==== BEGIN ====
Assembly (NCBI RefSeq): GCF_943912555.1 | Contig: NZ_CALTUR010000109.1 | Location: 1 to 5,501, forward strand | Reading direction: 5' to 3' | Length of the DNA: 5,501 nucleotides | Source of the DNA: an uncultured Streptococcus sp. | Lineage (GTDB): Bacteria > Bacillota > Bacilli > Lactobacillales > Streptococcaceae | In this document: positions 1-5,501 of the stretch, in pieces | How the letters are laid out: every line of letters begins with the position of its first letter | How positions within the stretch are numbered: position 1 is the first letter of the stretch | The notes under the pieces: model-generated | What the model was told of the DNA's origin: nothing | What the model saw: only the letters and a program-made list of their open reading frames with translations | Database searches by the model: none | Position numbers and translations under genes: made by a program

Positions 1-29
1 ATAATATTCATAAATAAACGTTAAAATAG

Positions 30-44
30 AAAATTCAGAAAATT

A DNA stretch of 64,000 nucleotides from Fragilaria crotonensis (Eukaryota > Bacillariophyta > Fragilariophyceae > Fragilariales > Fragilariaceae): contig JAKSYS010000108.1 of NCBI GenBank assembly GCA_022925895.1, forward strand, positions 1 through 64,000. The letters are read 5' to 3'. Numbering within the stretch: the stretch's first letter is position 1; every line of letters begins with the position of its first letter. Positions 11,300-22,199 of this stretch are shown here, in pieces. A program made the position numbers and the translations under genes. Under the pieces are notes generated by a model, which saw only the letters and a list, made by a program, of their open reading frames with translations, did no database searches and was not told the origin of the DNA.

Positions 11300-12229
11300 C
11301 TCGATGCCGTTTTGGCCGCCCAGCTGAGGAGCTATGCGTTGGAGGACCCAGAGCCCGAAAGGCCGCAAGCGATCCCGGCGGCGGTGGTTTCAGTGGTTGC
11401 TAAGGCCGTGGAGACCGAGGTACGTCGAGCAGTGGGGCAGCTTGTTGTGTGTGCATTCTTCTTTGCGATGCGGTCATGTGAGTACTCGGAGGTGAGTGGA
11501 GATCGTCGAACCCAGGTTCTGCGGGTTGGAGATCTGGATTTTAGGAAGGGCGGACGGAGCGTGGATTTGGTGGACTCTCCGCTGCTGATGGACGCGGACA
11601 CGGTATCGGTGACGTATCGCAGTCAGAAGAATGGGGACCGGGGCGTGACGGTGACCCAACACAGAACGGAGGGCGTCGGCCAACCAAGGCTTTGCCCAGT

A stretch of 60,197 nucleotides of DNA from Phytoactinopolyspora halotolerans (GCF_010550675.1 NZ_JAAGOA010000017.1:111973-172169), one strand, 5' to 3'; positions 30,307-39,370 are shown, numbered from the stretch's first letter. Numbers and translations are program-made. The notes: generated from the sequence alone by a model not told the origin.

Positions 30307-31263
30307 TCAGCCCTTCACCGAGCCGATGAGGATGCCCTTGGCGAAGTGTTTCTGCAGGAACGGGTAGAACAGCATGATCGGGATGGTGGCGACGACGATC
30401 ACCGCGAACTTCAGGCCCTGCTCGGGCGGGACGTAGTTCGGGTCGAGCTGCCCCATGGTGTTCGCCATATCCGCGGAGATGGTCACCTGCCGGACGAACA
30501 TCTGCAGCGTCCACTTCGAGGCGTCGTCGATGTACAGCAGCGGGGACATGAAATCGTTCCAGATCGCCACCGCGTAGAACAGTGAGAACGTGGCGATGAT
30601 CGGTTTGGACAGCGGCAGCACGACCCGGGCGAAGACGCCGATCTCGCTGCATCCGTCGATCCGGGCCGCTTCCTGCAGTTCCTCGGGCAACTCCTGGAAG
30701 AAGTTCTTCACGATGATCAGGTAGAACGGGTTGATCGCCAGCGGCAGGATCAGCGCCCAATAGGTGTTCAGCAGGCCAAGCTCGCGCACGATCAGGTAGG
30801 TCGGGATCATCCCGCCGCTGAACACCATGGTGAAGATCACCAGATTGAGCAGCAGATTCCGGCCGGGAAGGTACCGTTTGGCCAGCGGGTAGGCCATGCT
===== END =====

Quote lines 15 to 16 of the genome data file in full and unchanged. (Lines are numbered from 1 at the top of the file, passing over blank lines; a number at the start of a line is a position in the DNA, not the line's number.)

30307 TCAGCCCTTCACCGAGCCGATGAGGATGCCCTTGGCGAAGTGTTTCTGCAGGAACGGGTAGAACAGCATGATCGGGATGGTGGCGACGACGATC
30401 ACCGCGAACTTCAGGCCCTGCTCGGGCGGGACGTAGTTCGGGTCGAGCTGCCCCATGGTGTTCGCCATATCCGCGGAGATGGTCACCTGCCGGACGAACA